Even though Israel’s Babylonian captivity was the result of their disobedience to God (see Jeremiah 25:1-14), God didn’t abandon them. He didn’t just leave them there and walk away. God is never absent even when we blow it. He was still with them and working on and for them in Babylon. While throwing the Israelites into captivity may seem like a harsh way to make a point, sometimes God uses discipline to get our attention. I can’t explain it any better than this passage from Hebrews 12.
4In your struggle against sin, you have not yet resisted to the point of shedding your blood. 5And have you completely forgotten this word of encouragement that addresses you as a father addresses his son? It says, “My son, do not make light of the Lord’s discipline, and do not lose heart when he rebukes you, 6because the Lord disciplines the one he loves, and he chastens everyone he accepts as his son.” 7Endure hardship as discipline; God is treating you as his children. For what children are not disciplined by their father? 8If you are not disciplined—and everyone undergoes discipline—then you are not legitimate, not true sons and daughters at all. Hebrews 12:4-8 NIV
Discipline, whether we like it or not, and most of us don’t, is an often-used tool in God’s toolbox. While we usually view discipline negatively because It’s not fun and often painful, it’s extremely important for our growth and maturation. It is a tool that when used the right way can effectively get us back on the right track. God’s purpose in using it is not cruel. He doesn’t enjoy it any more than a loving parent who disciplines or corrects a child. He loves us and gives us ample opportunities or chances to avoid unwanted consequences and having to endure His discipline. Unfortunately, we can’t always “resist” the urge to disobey and must learn the hard way.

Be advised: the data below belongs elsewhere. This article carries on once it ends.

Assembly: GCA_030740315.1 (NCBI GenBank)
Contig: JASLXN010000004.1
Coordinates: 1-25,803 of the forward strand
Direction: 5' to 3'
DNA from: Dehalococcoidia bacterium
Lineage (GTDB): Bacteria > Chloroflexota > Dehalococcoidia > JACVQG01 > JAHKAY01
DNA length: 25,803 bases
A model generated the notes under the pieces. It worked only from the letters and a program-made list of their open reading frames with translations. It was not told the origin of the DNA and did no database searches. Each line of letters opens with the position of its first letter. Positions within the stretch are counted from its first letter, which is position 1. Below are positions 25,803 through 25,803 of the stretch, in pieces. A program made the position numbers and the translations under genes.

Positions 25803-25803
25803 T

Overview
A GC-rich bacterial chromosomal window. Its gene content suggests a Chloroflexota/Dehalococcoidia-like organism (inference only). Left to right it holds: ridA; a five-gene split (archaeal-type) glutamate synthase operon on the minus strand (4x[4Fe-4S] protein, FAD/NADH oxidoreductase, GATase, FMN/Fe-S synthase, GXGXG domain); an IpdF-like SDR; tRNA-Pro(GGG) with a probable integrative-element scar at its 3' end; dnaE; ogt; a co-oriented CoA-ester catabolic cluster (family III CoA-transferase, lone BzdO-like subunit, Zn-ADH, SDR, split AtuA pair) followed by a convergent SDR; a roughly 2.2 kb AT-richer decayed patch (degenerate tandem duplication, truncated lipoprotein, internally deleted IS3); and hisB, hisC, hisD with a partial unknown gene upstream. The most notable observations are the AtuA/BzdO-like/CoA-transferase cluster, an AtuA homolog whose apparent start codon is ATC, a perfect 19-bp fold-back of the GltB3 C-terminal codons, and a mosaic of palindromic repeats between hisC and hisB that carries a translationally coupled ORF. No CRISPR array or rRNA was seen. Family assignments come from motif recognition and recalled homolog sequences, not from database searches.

Discipline is the “practice of training people to obey rules or a code of behavior, using punishment to correct disobedience”. It is also a “branch of knowledge, typically one studied in higher education”. How many times have we referred to something as a “teachable moment”? Discipline is a great teacher. Sure, it can be distorted and abused, but again its ultimate purpose is not negative, even though it feels that way.
I just wanted to point out that the verses from Hebrews 12 are not from the Old Testament, but from the New Testament. God’s discipline is commonly associated with the Old Testament because God’s punishment that is handed out for those who disobey. The book of Daniel is just one example. I only bring it up as a reminder because many today feel that the Old Testament or “old covenant” is irrelevant in our current culture, overly harsh or cruel, and that is putting it mildly.
God disciplining those that He loves didn’t stop when Jesus showed up. God didn’t suddenly reinvent himself. There is a consistent flow between the old and new, an unbreakable link or bridge between the Old and New Testaments/Old and New Covenants, like Hebrews 12:12-18. (For more on Old & New Testament/Covenants check out my “Tale of Two Covenants” Series on our blog page at andrewsumc.org)